Fears that the UK could be heading for its worst housing recession since the early 1990s grew yesterday with the release of the latest survey of the market by the Royal Institution of Chartered Surveyors (Rics).
The Rics house-price balance dropped to its lowest level since November 1992 as 49.1 percent more Chartered Surveyors reported a fall than rise in house prices, down from 40.6 in November. A Rics spokesman, Ian Perry, said: "While sentiment seems to have reached its lowest ebb, the underlying economic conditions are different [than in] the early 1990s. Supply would have to loosen considerably before prices see a big dip."
But demand remains subdued, reflected in successive monthly falls in house prices reported recently by the Nationwide, the Halifax and the Department of Communities and Local Government. The suspicion is that buyers are holding off entering the market in the hope that values may weaken further, and that the Bank of England will continue to cut interest rates during 2008.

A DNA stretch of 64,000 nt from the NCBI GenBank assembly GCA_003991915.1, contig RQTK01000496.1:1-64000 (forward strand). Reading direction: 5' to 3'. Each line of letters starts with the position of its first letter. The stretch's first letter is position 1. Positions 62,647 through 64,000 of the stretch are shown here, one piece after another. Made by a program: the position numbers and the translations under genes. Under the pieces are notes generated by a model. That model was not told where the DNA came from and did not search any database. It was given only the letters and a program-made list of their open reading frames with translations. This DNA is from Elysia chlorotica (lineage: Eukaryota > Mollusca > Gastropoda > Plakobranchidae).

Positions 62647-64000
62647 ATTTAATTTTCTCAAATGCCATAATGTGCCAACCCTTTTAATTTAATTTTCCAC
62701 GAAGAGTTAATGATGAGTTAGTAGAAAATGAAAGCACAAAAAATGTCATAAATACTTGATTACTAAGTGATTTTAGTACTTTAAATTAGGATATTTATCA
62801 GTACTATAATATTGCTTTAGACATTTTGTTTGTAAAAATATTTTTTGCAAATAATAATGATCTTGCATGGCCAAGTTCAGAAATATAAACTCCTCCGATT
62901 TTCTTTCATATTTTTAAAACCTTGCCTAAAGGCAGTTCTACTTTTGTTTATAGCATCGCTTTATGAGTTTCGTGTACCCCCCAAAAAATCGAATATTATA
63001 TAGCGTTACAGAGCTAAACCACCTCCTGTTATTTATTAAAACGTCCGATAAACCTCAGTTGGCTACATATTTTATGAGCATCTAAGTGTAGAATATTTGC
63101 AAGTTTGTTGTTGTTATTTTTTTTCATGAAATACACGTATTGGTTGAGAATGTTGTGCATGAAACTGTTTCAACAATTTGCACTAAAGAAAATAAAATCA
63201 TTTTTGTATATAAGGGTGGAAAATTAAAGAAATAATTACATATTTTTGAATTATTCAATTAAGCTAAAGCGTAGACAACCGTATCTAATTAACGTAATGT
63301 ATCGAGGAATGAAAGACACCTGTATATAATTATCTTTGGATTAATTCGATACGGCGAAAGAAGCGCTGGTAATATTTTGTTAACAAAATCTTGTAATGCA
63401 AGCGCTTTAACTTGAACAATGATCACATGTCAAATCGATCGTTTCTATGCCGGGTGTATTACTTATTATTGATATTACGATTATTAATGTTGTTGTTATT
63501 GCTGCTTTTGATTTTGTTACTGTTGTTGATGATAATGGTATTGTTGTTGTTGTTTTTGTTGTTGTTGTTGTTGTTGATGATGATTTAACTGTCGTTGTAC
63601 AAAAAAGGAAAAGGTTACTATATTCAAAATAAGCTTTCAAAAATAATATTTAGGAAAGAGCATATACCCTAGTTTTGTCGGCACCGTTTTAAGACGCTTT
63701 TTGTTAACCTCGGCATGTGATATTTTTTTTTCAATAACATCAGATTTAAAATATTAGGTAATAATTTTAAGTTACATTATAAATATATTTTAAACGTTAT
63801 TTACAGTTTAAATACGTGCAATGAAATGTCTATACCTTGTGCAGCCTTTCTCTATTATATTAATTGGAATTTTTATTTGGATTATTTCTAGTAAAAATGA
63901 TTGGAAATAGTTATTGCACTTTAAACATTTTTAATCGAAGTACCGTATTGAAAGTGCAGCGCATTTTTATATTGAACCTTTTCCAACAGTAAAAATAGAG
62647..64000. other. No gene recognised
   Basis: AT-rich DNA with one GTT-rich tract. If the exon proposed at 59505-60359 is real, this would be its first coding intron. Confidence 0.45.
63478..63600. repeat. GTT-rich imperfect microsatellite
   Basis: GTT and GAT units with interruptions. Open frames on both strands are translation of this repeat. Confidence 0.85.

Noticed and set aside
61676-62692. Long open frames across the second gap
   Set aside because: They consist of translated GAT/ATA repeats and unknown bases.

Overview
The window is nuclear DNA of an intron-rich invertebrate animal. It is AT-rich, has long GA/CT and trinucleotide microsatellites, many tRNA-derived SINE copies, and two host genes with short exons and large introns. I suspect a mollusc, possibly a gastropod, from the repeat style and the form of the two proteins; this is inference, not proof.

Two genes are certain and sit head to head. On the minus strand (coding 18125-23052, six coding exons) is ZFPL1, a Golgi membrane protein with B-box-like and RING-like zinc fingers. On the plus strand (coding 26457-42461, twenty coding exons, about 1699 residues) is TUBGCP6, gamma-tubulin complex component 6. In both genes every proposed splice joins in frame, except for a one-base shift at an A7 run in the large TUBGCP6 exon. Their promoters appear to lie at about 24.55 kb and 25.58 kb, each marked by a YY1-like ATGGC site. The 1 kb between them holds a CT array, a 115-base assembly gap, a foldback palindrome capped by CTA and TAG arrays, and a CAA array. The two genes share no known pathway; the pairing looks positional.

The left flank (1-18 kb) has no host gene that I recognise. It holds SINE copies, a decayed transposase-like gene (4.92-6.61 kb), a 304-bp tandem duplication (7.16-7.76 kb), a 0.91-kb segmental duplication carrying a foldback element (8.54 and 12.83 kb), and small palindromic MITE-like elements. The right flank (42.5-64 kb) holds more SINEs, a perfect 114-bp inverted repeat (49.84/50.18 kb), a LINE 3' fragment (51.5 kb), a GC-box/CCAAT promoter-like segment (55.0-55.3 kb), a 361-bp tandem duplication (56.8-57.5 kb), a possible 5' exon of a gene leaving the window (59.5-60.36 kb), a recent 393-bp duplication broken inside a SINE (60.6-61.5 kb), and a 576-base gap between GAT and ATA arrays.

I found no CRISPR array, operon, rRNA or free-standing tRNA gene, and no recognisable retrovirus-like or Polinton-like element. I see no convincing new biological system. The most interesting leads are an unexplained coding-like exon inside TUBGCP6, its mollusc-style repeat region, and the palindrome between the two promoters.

The tightening up of credit criteria by mainstream lenders and the virtual disappeance of the UK's "sub-prime" sector has also had an impact on demand. The stock of unsold property jumped by 7.1 per cent, following last month's rise of 9.1 per cent.
Surveyors reported price falls across all regions in England and Wales, the heaviest of which were in the West Midlands and East Anglia. Only in Scotland have surveyors reported price rises.Reuse content